North Carolina Superintendent Elect breaks down priorities, responds to parents primary concerns

Updated: Nov. 4, 2020 at 6:26 PM EST
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It’s a topic that continuously gets brought up each year when Charlotte-Mecklenburg School’s Board of Education discusses its fiscal budgets on making schools a better place for children.

John Bugaiski, a Kannapolis City Schools teacher, said it starts in the classroom.

“The best way to reach students is when you don’t have an overcrowded classroom," Bugaiski said. “We get more and more kids every year, but we don’t have the funding in place to have adequate staffing."

Bugaiski said more funding wouldn’t just help with classroom sizes. It would also help staffing in schools for social, emotional positions.

He says oftentimes it falls on teachers who are stretched thin to begin with.

It’s a topic that continuously gets brought up each year when Charlotte Mecklenburg School’s Board of Education discusses their fiscal budgets.

“I’m very concerned with our funding of public schools,” said Charlotte Mecklenburg School counselor, Kathryn Schenk. “That leads to being concerned about having more social workers, goal counselors, psychologists, I think we definitely need more of that in the schools.”

WBTV asked North Carolina Superintendent of Public Instruction Elect—Catherine Truitt about her priorities for families.

“Do you think it’s important for schools to have those ratios that they need when it comes to social and emotional staff?," WBTV’s Education Reporter, Chandler Morgan asked.

“Absolutely," responded Truitt.

Truitt said in a perfect world, with a large amount of funding, it’s a priority she’d address right away.

“The first thing I would do would be to fully fund our school support personnel at the recommended ratios, school nurses, our counselors, our social workers, our school resource officers, school psychologists,” said Truitt.

Currently, Truitt said she’s focused on getting kids back inside the classroom for learning--a challenge she said was brought on by the COVID-19 pandemic.

“I would love to work with those [state & local] entities to offer some semblance of local control to our local school boards, and our local superintendents," said Truitt. “I think that our most vulnerable children are not in school right now, and need to be.”

Truitt said she doesn’t think that it’s an impossible task to open our schools safely while giving families a choice.

“I think it’s it’s important to put politics aside when it when it comes to this and do what’s right for kids," said Truitt.

“I think it’s probably a combination of either not enough money to hire the number of adults they need, or it’s that they can’t find the qualified people that they need,” Truitt explained, referencing reports of overcrowded classrooms in Charlotte -ecklenburg Schools.

Truitt says there are creative ways to solve that, that that involves doing things differently than we have before.

“I’ve talked on the campaign trail about converting those position allotments to dollars, and saying to local leaders...superintendents and principals who do the hiring...' we’re not just going to give you till you can have these positions, we’re going to give you a pot of money, and you hire who you need,'," said Truitt.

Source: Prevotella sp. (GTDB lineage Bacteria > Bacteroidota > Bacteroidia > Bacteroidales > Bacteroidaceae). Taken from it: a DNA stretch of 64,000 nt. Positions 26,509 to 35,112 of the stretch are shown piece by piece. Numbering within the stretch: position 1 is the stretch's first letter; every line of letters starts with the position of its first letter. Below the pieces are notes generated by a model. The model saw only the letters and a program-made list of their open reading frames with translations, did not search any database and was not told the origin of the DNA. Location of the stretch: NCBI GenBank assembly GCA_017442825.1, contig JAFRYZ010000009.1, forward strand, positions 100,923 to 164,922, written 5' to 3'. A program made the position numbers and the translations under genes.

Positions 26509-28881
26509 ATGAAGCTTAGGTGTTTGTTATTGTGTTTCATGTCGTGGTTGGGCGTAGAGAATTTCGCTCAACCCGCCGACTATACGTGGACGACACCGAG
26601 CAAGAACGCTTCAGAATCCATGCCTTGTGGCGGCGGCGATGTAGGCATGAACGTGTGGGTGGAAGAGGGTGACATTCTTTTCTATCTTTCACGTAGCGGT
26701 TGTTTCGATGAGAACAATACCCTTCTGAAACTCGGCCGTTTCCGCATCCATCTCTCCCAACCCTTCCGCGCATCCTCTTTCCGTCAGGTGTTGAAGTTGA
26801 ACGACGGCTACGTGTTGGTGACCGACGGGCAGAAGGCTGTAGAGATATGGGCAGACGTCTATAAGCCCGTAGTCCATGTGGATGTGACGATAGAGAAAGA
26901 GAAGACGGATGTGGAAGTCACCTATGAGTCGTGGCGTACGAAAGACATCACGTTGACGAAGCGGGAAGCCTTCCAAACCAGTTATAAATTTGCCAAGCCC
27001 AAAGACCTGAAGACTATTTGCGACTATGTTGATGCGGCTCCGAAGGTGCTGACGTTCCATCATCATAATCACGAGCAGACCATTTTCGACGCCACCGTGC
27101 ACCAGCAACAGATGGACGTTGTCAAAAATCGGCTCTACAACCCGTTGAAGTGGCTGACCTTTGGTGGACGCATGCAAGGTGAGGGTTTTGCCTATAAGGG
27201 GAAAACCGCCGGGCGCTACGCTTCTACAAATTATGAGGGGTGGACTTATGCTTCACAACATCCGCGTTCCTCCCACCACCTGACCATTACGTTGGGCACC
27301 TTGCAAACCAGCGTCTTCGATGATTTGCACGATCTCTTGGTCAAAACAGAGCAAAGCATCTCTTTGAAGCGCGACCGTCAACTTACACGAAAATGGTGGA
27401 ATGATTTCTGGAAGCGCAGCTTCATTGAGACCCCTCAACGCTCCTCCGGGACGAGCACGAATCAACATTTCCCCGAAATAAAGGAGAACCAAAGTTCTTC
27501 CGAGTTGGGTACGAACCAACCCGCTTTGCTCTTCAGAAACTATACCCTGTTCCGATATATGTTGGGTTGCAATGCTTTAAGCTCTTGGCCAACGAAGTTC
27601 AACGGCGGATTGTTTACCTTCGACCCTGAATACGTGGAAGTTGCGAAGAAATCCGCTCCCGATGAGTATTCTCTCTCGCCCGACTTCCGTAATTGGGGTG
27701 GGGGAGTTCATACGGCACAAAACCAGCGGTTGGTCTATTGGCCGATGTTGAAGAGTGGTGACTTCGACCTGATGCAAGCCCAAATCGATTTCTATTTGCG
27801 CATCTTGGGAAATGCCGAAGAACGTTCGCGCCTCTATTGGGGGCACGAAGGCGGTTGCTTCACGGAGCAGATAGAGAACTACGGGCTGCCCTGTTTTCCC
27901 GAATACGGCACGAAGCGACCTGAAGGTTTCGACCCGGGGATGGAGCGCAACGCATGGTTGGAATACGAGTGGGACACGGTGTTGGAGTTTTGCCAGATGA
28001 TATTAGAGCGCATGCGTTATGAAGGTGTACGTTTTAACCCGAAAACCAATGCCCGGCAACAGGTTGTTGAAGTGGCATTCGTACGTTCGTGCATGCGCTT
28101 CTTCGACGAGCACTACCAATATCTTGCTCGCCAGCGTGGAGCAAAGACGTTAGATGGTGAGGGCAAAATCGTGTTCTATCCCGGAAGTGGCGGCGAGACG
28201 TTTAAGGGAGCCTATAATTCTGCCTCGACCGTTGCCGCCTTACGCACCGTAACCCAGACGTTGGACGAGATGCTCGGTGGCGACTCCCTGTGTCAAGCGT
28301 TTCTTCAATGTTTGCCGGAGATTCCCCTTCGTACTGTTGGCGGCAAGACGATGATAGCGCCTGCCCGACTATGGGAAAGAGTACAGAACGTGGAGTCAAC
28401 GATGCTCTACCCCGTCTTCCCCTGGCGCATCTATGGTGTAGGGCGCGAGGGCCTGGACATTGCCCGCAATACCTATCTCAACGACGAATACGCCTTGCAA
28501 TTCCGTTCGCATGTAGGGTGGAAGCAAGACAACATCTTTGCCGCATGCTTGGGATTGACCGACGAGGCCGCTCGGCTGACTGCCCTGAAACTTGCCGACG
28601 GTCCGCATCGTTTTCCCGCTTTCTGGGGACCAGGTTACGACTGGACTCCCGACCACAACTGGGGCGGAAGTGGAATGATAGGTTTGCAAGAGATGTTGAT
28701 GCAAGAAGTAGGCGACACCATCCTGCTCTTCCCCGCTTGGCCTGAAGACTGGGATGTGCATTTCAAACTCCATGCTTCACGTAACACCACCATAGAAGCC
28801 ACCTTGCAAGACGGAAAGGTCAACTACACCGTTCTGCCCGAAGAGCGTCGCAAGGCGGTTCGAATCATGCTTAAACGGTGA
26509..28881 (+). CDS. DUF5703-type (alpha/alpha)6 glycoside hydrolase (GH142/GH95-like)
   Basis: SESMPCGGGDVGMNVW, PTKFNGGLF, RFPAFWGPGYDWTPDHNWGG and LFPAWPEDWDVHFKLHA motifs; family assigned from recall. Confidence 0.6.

Truitt says competitive teacher pay could also help with overcrowding issues.

“Alot of schools that do have an F are high poverty schools. So that is where the frustration comes from the people who work in those schools who are working really, really hard. And yet, the obstacles are just, they just seem too great to overcome,” says Truitt. “We need to do a better job of supporting our struggling schools, which is actually something I used to do.”

Truitt said she served as a turnaround coach, nationally for three years.

“We need to do a better job of supporting those schools and giving those teachers the tools that they need to overcome help those students overcome those barriers,” said Truitt.

Truitt said she plans to continue work that she says has already been started by the State Board of Education.

“67% of eighth graders in North Carolina do not read or do math proficiently heading into high school,” said Truitt. “We have left this unchecked for too long. And as a result, a four year residential college experience has definitely become a game of the haves and the have nots. This cannot continue.”

Truitt said her plan is to continue the work that she says the State Board has done; utilize the science of reading to make sure that the department is using research back methods of early literacy instruction when the state teaches kids how to learn how to read in early grades.

Truitt emphasized one of her top 3 priorities includes opportunities for students post high school graduation.

“All kinds of pathways when they finish high school, whether that’s a four-year residential college experience, one of our awesome community colleges, some sort of apprenticeship or training or certificate program,” explained Truitt. "There needs to be pathways for all students to get training and education beyond high school that is a marketplace value.

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